Surveys are a gateway to understanding people’s opinions about a topic including their issues and concerns. In particular surveys have an important role to play in terms of evaluating impact of how the World has changed since the Pandemic. Ranging from measuring people’s anxiety about the Virus to changes in daily behaviour. This valuable information can be used by decision makers to drive change. For example:
- Employee surveys evaluating new remote working policies and procedures
- Customer satisfaction surveys measuring how well new digital services and products are being received.
In this article, we will explore some key issues, things to consider as well as practical tips for visualising survey data.
The top priority for any data visualisation is to answer the question of:
Who is my audience?
Who are the key stakeholders you need to communicate results to? Managers of a service for example will want to know how satisfied their customers are.
What do I want them to know?
What issues need highlighting for them to address? Are there any services under performing in terms of satisfaction?
What do I want them to do?
What is the call to action? Is there a recommendation for the manager to review the service again?
If you are using a survey tool like Survey Gizmo then you don’t need to worry about data preparation. The tool will crunch all the numbers for you. However, this will lead to some off the shelf visualisations. If you need a bespoke set of charts you will need to analyse the raw survey data in a business intelligence tool. Most survey tools output a column per question with a row per respondent.
- What shape is the data in for analysis?
- Most business intelligence tools like Tableau prefer many rows rather than many columns
- This may require re-shaping the data through pivoting.
I can heartily recommend Data Revelations for ‘Getting Survey Data – Just So’ in Tableau.
Once the data is set up you can start to explore survey results! It is valuable time spent looking at the key insights worth explaining to your audience.
What does the data show for each question? For example what is:
- Big or small?
- Good or bad?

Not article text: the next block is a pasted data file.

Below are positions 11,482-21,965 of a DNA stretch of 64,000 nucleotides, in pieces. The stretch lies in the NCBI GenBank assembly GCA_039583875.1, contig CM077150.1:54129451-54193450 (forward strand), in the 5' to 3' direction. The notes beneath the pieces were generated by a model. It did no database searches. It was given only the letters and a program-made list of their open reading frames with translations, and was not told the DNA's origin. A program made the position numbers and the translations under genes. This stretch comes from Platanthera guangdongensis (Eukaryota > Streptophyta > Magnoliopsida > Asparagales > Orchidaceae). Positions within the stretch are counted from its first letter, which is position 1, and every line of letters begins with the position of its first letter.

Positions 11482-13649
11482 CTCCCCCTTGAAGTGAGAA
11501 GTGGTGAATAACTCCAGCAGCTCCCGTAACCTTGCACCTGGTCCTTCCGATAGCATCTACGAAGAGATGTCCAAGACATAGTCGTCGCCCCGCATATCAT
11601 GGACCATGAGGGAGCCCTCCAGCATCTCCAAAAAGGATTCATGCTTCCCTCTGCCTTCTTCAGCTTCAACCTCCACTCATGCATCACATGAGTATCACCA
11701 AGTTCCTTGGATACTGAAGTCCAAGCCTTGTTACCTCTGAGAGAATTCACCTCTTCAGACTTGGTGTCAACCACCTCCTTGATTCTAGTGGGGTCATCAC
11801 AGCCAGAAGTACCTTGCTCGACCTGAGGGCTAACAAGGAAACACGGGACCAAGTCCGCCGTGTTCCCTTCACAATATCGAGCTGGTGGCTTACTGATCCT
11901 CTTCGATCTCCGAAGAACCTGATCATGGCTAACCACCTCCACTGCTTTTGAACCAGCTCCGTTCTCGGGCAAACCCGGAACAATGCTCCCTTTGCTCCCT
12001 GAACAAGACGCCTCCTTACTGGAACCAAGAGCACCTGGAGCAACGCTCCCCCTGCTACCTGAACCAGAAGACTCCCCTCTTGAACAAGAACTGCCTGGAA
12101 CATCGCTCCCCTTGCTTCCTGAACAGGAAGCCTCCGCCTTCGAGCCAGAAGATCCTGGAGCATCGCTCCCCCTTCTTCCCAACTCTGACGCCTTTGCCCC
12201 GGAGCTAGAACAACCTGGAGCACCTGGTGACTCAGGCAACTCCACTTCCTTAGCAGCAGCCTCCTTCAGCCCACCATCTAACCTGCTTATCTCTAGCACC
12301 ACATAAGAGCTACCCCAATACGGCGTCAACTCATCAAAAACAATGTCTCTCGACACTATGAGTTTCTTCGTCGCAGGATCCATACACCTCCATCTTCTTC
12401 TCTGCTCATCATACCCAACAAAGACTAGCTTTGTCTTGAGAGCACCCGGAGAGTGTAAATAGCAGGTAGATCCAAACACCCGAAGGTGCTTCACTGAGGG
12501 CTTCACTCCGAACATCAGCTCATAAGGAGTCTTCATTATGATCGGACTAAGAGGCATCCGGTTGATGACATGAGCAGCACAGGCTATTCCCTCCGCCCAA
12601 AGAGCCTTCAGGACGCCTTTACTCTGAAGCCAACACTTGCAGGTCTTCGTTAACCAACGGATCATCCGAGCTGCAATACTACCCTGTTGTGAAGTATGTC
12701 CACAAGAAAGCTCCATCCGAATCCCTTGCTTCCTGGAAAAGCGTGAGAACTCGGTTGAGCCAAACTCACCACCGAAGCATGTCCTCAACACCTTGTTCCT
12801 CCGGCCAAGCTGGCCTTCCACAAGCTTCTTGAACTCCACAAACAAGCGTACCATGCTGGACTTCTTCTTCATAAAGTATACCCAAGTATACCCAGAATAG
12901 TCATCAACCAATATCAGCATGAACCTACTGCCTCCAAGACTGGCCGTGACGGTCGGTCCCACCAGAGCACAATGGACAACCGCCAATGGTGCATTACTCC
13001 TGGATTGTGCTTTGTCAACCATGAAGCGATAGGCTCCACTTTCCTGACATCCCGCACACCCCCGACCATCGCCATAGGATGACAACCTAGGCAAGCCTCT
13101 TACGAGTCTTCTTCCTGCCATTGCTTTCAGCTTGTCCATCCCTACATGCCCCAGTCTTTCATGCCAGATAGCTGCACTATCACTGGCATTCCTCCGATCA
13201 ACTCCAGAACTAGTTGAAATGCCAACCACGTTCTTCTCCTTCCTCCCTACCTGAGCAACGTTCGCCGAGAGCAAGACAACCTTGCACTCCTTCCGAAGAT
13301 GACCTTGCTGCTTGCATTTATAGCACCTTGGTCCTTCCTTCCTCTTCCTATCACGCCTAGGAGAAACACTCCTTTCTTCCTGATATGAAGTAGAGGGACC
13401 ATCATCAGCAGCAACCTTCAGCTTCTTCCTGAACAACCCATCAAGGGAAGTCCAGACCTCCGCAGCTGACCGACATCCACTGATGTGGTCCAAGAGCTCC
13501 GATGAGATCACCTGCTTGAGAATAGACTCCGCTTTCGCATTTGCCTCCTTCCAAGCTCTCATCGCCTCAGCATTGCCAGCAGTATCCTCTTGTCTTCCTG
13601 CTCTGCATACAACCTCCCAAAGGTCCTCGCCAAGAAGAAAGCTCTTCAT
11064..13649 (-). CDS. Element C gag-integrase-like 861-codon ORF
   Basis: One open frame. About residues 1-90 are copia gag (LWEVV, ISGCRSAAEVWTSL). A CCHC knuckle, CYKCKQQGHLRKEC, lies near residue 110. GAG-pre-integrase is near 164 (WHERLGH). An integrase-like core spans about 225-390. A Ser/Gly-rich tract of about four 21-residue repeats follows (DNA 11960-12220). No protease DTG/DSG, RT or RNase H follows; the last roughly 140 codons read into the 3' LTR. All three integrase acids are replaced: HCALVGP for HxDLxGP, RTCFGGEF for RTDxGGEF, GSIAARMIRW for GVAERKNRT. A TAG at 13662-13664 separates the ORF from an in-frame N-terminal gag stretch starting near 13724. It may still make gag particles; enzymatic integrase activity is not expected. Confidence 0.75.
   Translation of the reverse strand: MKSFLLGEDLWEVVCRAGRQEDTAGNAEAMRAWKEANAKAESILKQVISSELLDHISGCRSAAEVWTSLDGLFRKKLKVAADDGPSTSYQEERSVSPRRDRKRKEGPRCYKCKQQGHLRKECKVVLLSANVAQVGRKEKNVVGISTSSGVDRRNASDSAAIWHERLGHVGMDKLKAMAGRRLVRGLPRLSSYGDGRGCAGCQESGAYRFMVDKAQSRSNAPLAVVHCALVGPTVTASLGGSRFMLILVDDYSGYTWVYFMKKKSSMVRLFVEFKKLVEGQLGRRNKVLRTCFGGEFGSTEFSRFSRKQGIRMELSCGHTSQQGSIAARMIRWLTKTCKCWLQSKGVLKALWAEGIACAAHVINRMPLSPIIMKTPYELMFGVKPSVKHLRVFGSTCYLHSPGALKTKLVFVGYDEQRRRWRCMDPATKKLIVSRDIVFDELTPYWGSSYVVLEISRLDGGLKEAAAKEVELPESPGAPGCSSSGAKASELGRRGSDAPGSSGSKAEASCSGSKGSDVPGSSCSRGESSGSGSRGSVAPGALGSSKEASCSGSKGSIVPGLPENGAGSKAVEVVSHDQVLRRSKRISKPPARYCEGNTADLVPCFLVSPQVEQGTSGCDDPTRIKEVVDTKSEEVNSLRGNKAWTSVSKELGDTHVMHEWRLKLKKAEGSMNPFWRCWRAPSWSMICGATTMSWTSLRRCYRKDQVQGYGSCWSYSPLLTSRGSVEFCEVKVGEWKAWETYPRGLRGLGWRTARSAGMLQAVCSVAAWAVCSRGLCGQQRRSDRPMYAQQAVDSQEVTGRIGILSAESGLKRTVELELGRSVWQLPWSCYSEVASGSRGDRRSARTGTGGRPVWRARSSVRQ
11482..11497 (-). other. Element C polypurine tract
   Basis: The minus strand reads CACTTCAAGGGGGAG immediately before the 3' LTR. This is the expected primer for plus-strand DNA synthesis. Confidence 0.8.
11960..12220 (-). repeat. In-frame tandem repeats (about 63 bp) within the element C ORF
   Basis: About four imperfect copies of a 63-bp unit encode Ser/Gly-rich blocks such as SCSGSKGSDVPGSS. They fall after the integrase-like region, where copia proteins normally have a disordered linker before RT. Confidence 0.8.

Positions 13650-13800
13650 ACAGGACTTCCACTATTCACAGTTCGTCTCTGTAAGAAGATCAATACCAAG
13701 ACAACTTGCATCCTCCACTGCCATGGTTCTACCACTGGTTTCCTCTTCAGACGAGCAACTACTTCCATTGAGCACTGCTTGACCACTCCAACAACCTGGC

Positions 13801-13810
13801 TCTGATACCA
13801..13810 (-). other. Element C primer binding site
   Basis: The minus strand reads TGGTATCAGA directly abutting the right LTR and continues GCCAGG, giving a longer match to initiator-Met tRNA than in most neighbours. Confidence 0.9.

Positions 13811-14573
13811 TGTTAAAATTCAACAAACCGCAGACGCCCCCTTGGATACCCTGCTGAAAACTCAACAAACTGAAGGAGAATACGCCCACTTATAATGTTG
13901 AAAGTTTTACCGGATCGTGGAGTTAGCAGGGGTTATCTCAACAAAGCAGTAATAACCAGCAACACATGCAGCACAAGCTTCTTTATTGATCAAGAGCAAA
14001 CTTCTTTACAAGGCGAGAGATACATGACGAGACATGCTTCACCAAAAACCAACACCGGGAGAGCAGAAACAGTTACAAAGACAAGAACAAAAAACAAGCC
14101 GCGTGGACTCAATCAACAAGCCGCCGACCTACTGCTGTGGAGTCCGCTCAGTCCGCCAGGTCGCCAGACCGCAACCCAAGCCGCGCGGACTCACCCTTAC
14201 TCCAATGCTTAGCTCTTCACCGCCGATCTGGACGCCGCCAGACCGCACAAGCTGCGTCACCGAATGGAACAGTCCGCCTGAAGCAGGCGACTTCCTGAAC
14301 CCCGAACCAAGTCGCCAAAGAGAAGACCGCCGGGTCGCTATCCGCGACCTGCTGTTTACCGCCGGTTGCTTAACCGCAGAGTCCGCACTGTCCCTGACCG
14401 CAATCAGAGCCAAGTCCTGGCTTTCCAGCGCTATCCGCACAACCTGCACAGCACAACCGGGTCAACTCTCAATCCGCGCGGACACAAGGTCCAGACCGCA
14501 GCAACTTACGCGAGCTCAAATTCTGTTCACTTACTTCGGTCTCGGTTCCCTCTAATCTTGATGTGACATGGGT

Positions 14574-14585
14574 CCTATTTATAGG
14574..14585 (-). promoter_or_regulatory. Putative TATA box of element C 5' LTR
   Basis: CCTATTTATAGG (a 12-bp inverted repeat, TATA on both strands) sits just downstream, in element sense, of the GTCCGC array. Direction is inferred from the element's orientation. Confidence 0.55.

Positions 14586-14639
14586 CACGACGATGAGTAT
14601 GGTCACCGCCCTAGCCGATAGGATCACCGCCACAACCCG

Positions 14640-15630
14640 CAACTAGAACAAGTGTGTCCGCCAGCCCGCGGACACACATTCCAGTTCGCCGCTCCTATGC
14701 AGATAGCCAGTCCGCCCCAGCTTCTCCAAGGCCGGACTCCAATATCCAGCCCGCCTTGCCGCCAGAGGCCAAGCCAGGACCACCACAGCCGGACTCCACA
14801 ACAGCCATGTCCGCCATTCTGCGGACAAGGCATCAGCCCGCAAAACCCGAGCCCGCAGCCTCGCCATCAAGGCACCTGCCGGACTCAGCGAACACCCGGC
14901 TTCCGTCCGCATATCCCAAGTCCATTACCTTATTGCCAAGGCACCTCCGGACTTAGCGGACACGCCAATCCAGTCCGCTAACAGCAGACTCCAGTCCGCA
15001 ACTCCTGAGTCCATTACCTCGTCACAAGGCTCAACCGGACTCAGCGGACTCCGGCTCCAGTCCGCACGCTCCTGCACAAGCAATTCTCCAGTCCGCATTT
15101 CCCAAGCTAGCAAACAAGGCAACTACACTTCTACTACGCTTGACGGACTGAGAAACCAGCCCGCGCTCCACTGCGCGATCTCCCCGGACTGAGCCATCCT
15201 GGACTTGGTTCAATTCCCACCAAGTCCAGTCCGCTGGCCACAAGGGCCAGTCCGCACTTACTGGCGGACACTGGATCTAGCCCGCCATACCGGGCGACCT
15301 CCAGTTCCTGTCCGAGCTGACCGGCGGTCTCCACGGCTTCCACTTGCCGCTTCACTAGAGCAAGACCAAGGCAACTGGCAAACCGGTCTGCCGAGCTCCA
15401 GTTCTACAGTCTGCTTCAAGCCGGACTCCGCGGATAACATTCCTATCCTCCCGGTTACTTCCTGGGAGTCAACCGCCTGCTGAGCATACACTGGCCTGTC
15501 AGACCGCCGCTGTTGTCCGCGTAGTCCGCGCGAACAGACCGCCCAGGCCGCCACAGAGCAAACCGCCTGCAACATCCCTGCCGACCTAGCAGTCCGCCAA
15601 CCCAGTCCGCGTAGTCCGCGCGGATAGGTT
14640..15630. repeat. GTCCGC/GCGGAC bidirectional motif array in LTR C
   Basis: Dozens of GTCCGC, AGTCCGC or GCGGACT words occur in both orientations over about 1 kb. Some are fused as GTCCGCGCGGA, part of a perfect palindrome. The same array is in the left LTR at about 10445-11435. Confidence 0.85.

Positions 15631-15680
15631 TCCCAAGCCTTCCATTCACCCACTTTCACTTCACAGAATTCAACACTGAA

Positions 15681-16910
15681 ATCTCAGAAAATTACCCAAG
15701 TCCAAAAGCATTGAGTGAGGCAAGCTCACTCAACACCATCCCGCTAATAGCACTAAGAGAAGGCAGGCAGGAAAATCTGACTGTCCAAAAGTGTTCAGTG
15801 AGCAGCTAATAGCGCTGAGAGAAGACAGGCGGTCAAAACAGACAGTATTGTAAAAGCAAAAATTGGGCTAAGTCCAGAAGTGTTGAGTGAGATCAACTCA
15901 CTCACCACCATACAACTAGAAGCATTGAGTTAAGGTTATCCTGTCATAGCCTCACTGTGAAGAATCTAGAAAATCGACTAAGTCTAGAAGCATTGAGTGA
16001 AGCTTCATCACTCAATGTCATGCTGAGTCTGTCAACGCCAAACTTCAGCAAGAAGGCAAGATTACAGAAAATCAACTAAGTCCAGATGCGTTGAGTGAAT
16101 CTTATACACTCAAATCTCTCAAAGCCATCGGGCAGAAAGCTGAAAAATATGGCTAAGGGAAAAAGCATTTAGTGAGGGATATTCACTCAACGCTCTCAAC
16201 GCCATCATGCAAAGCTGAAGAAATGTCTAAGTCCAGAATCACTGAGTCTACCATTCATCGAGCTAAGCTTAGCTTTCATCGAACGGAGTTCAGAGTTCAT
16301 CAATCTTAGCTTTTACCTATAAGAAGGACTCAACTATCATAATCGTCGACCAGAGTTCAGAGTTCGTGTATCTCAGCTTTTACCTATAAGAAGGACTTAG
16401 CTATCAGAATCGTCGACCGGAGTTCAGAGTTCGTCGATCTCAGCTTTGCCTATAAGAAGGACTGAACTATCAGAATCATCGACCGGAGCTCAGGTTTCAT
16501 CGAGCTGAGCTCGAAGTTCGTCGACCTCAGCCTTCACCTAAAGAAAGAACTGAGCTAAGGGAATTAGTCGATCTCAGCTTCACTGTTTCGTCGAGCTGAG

Furthermore are there are outliers in the results which need flagging up?
What format does the audience require the visualisations? For example:
- Survey tool report online – to generate a quick summary of real time results.
- Tailored report in Word or PowerPoint – to explain the results and tell a narrative story
- Interactive Dashboard with filters – to allow users to drill down through demographics for each question
- Infographic – great for quick insights that engage audiences.
Different question types lend themselves to certain chart types. The following charts are based upon a hypothetical resident survey for ‘Anywhere Council’ using dummy data.
Quantitative data relates to the number of responses to a question. It is useful for understanding the breadth of opinion. Quantitative results are often presented as counts and percentages. For example 50% of respondents are satisfied with Service X.
- Questions with ‘please tick one response’ results should add to 100%.
- Questions with ‘please tick all that apply results’ will sum to more than 100%.
Numerical scale questions ask respondents to rate something by assigning a number on a continuous scale. For example, “how satisfied are you with a local service provided? On a scale from 1 to 5. Where 5 is very satisfied and 1 is very dissatisfied”. It is standard practice for the lower values to represent negative opinion and higher values to represent positive opinion.
A ‘Big Ass Number’ (BAN) can be used to present an overall average. BANs are a great way to set a context and grab attention before delving into more detail.
Bar charts work well for counts or percentages as they are easy to consume and show differences. The bars can break down categories of response for easy comparison. I love bar charts but they can get over used.